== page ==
Clade Amycoida
Tribe Gophoini
Genus (3) Colonus hesperus   puerperus

Tribe Sitticini
Genus (8) Attulus ammophilus   concolor   dorsata

fasciger   finschi   floricola palustris

Tribe Thiodinini
Genus (2) Hyetussa alternata   complicata

Tribe Sarindini
Genus (2) Sarinda hentzi

Genus (1) Zuniga cf laeta

Tribe Simonellini
Genus (2) Synemosyna formica petrunkevitchi

Clade Salticoida: Astioida
Tribe Myrmarachnini
Genus (1) Myrmarachne formicaria

Tribe Neonini
Genus (6) Neon avalonus nelli
pixii reticulatus

Clade Salticoida: Marpissoida
Tribe Dendryphantini
Subtribe Dendryphantina
Genus (1) (1) Bagheera prosper

Genus (1) (1) Beata wickhami

Genus (4) Eris flava floridana
militaris rufa

Genus (4) Ghelna canadensis

Genus (7) Hentzia chekika grenada mitrata

Genus (1) Messua limbata

Genus (7) Metaphidippus chera manni

Genus (3) Paraphidippus aurantius basalis

Genus (26) Pelegrina aeneola exigua
flaviceps flavipes
galathea insignis
pervaga proterva

Genus (8) Phanias albeolus concoloratus
harfordi watonus

Genus (48) Phidippus
. audax group audax princeps
pulcherrimus workmani

. cardinalis group cardinalis clarus

. insignarius group adumbratus carneus
insignarius phoenix

. johnsoni group cryptus johnsoni

. mystaceus group arizonensis asotus

. octopunctatus group octopunctatus

. otiosus group californicus otiosus
pius regius

. purpuratus group apacheanus ardens
borealis nikites
purpuratus texanus

. putnami group carolinensis comatus
putnami richmani

Genus (2) Poultonella alboimmaculata

Genus (1) Rhetenor texanus

Genus (4) Sassacus cyaneus papenhoei vitis

Genus (7) Terralonus californicus

Genus (4) Tutelina elegans formicaria harti
similis undescribed sp.

Genus (3) Zygoballus nervosus rufipes

Subtribe Marpissina
Genus (6) Maevia inclemens michelsoni
poultoni undescribed sp.

Genus (10) Marpissa bina formosa grata
lineata obtusa
pikei robusta

Genus (3, 1 subsp.) Metacyrba floridana punctata

Genus (3) Platycryptus californicus undatus

Subtribe Synagelina
Genus (3) [i]Admestina tibialis wheeleri

Genus (4) Attidops cinctipes cutleri youngi

Genus (2) Cheliferoides longimanus segmentatus

Genus (4) Peckhamia americana picata

Genus (8) Synageles bishopi noxiosus occidentalis

Clade Salticoida: Saltafresia
Tribe Hasariini
Genus (1) Chinattus parvulus

Genus (1) Hasarius adansoni

Tribe Chrysillini
Genus (1) Hakka himeshimensis

Genus (1) Marchena minuta

Genus (1) Menemerus bivittatus semilimbatus

Tribe Leptorchestini
Genus (3) Paramarpissa

Tribe Europhryini
Genus (1) Anasaitis canosa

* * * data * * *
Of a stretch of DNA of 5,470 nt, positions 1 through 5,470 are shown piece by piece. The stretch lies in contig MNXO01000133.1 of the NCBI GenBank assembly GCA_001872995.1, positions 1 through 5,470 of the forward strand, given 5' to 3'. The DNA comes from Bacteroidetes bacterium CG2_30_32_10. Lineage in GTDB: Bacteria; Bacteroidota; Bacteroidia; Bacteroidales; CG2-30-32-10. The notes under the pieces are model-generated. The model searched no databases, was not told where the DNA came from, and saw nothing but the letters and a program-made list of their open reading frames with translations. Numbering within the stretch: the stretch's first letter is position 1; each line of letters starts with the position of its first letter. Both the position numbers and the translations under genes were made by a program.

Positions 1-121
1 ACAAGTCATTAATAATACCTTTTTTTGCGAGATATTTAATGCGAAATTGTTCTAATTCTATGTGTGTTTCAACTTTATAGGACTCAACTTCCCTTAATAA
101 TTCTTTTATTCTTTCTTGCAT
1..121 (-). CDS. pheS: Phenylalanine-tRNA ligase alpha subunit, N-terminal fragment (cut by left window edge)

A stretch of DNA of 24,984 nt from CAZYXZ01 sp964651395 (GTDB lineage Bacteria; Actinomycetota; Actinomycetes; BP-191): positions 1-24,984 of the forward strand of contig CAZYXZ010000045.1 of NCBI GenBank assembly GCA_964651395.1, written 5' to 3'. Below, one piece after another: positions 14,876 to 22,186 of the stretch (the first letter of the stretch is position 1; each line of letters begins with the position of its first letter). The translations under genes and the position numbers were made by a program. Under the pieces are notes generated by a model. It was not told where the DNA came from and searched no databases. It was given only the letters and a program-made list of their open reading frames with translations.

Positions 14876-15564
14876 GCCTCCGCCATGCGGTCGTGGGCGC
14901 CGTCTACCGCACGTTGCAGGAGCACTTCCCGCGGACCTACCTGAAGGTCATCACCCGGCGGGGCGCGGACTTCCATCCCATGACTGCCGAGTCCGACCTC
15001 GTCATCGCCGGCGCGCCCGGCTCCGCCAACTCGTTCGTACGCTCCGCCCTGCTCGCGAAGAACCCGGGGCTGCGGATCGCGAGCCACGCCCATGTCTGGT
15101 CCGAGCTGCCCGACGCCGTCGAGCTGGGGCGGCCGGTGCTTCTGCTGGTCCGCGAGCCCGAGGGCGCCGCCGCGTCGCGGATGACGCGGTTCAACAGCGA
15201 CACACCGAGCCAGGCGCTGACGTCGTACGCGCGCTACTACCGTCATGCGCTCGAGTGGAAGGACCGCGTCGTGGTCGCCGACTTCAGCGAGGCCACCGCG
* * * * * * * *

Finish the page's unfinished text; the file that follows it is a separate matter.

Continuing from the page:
Genus (4) Chalcoscirtus diminutus

Genus (1) Euophrys monadnock

Genus (3) Mexigonus minutus morosus

Genus (4) Naphrys acerba pulex xerophila

Genus (2) Pseudeuophrys erratica
Genus (1) Talavera minuta

Tribe Salticini
Genus Salticus austinensis palpalis peckhamae
Tribe Aelurillini
Subtribe Aelurillina
Genus Phlegra hentzi
Subtribe Freyina
Genus Leptofreya ambigua

Tribe Plexippini
Subtribe Harmochirina

. agilis group agilis alachua cognatus
conjunctus elegans georgiensis
mataxus peckhami

. americanus group americanus mustaciata ophrys
sansoni tarsalis

. amicus group amicus signatus ustulatus

. clypeatus group californicus clypeatus dossenus
formosus forticulus arcalorus

. coecatus group ballatoris borealis
brunneus captiosus
coecatus cuspidatus festus
klauserii mexicanus pyrrithrix
sabulosus schlingeri

. decorus group carolinensis decorus ocala

. tranquillus group hirsutus tranquillus

. viridipes group calcaratus jucundus moratus
notialis orbus
trimaculatus viridipes

. Incertae Sedis fallax hallani icenoglei
oregonensis pugillis texanus
altanus luminosus

Genus Pellenes longimanus wrighti

Subtribe Plexippina
Genus Evarcha hoyi proszynskii

Genus Plexippus paykulli
See Also
Some Fruit Flies mimic salticids
Print References
Works Cited
1.Spiders of North America: An Identification Manual
D. Ubick, P. Paquin, P.E. Cushing and V. Roth (eds). 2005. American Arachnological Society.
2.Florida's Fabulous Spiders
Sam Marshall, G. B. Edwards. 2002. World Publications.
3.Revision of the Jumping Spiders of the Genus Phidippus (Araneae: Salticidae)
G. B. Edwards, Ph.D. 2003. Florida Department of Agriculture and Consumer Services.
4.Jumping spiders of Canada
Buddle C.M., Shorthouse D.P. 2000. Newsletter of the Biological Survey of Canada (Terrestrial Arthropods) 19: 16-18.